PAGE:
Taking Back Control of Sales

A great salesperson is the most knowledgeable member of your team. They know everything about your customers, everything about your product, everything about your company. Learn how to help them thrive.

Taking Back Control of Sales

There is a very specific idea of sales in the minds not only of the public but a massive amount of people even in the sales business.

It goes like this: Salespeople are money-grabbing idiots that will “sell their grandmothers” for a dollar. Sales as a field is people shouting, back-stabbing, and trying to sell their colleague to take that dollar. There is a reason for this stereotype. In a lot of sales teams, this is kind of true. The emphasis is on competition rather than collaboration. Sales managers treat salespeople like inert idiots, so inertia sets in.

At Heresy, we want to convince salespeople and sales leaders it doesn't have to be true. We believe:

  • A great salesperson is the most knowledgeable member of your team. They know everything about your customers, everything about your product, everything about your company.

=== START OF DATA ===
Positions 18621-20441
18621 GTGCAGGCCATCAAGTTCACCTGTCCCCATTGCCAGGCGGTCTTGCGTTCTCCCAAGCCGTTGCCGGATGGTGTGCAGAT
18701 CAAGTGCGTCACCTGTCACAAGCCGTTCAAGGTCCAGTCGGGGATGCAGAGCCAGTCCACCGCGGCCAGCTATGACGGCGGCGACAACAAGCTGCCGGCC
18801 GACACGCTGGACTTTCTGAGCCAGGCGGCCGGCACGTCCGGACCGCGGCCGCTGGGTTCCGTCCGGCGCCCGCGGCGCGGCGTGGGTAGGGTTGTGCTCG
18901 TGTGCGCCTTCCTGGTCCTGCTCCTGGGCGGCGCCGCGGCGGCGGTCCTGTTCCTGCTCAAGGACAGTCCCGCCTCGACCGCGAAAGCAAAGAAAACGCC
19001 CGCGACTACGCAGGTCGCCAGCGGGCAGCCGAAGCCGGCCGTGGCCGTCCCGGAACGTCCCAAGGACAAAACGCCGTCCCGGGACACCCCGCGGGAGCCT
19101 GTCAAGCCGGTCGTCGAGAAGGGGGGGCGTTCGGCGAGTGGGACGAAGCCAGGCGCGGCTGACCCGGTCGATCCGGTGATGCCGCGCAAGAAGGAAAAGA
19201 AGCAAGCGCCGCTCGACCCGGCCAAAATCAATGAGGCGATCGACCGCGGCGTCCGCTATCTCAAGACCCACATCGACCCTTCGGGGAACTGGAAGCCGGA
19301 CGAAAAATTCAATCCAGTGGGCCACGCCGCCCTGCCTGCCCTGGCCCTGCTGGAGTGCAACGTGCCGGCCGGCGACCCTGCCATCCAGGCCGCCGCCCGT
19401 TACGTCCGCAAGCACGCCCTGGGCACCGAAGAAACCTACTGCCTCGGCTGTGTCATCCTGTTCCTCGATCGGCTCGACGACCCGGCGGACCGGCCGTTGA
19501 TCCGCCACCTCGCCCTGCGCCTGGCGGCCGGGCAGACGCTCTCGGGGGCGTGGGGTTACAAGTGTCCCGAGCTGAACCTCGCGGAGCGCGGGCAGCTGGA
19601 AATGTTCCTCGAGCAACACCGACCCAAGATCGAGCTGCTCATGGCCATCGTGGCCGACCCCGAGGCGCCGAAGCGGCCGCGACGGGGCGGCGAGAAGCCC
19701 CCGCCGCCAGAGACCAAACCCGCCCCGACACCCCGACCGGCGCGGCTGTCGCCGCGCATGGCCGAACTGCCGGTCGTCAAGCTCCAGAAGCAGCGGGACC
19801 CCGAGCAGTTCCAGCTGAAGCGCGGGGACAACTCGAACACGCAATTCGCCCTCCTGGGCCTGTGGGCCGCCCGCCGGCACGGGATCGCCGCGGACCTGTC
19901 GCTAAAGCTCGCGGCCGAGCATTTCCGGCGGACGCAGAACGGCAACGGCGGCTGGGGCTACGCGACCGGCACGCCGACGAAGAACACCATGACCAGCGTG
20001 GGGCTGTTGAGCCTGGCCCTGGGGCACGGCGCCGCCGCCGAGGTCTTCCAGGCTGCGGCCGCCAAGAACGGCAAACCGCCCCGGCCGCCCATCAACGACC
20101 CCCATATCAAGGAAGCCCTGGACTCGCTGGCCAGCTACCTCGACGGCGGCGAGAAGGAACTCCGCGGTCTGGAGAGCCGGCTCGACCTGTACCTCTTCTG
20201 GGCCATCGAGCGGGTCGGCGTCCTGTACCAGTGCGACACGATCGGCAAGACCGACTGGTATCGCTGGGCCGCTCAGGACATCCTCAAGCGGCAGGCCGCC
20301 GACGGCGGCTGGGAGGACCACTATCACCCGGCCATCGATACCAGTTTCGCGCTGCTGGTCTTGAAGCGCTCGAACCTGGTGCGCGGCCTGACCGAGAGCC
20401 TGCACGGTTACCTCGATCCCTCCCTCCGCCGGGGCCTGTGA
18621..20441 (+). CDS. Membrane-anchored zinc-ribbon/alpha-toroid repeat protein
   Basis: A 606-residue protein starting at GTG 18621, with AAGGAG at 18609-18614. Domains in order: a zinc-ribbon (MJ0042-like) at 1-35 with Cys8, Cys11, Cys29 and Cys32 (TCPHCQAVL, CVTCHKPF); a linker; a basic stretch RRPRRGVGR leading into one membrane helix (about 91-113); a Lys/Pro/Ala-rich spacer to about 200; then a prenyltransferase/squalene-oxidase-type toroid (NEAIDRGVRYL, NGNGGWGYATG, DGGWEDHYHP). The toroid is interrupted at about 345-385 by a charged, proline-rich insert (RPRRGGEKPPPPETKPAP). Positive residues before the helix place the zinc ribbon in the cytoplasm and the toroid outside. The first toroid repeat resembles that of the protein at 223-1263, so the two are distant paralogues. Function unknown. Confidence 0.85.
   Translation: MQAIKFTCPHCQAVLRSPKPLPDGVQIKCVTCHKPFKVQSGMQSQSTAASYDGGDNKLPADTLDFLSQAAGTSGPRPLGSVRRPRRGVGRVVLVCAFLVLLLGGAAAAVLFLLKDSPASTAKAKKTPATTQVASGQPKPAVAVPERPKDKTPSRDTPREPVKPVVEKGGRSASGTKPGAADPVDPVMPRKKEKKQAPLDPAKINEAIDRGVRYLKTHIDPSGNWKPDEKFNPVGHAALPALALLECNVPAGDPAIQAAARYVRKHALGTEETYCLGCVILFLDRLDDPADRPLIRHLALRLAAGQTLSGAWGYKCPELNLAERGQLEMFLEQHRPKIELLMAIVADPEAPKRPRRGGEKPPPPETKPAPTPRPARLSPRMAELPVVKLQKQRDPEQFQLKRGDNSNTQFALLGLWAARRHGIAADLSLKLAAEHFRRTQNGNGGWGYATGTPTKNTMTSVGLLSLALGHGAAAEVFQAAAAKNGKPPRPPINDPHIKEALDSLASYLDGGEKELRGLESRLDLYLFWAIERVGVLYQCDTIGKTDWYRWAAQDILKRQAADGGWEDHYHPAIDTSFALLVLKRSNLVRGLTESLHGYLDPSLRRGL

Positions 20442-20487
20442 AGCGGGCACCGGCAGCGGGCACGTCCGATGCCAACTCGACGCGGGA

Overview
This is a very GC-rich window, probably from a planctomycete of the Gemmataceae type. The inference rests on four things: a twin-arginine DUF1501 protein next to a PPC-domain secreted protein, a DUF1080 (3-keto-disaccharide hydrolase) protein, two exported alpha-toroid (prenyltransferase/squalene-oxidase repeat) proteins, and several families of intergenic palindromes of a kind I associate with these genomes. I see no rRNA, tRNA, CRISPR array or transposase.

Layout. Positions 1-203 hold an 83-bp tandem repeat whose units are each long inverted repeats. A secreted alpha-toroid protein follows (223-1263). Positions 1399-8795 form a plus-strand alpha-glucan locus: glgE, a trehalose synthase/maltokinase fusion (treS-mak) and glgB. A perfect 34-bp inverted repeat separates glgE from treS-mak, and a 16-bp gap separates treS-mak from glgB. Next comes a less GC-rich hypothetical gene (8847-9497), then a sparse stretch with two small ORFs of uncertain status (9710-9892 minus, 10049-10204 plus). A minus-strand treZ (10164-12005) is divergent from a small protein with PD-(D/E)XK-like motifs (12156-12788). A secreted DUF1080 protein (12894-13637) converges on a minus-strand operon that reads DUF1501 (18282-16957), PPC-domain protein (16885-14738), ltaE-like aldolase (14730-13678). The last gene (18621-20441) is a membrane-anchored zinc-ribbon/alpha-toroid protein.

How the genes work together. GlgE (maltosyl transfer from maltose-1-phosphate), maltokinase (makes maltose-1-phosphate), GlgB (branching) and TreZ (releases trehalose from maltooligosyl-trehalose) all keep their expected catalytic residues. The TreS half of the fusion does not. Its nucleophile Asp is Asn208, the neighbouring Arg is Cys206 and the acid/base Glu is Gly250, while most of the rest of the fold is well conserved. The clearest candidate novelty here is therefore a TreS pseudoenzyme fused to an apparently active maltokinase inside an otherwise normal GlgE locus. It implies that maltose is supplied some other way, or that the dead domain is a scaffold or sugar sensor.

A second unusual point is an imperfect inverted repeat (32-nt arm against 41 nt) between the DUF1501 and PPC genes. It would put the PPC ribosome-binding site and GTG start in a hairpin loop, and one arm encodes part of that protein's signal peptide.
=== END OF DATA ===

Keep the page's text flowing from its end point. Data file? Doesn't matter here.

• A great salesperson is a team member, understanding that their success is inextricably linked to the success of everyone else around them.
  • A great sales team is one that harnesses the potential of these bright, eager individuals and uses it to make the team greater than the sum of its parts.

To build great salespeople and great sales teams, we need to help these individuals take back control of their profession.

Salespeople first

Sales teams aren't set up to help salespeople succeed for two reasons.

Reason #1 is that the flow of information is up. For instance, this is how reporting works in sales organizations:

diagram of reporting flow in sales organisations

Salespeople input data and report to sales managers, who report to sales execs. Some even throw in an extra bit of reporting to and from sales operations for the fun of it. The idea behind this is to understand what the salespeople are doing, make decisions based on this data, then tell the salespeople how to perform better.

This helps managers and it helps execs, but doesn't really help salespeople. They can't learn directly from either their own data or that of their peers. This approach just builds the idea that managers are herding “phone monkeys.” In this world, the reps have to push data up so that the managerial layer can decide what's best for them when they are perfectly capable of learning for themselves.

Instead, the flow of information should be across:

diagram of flat reporting for sales team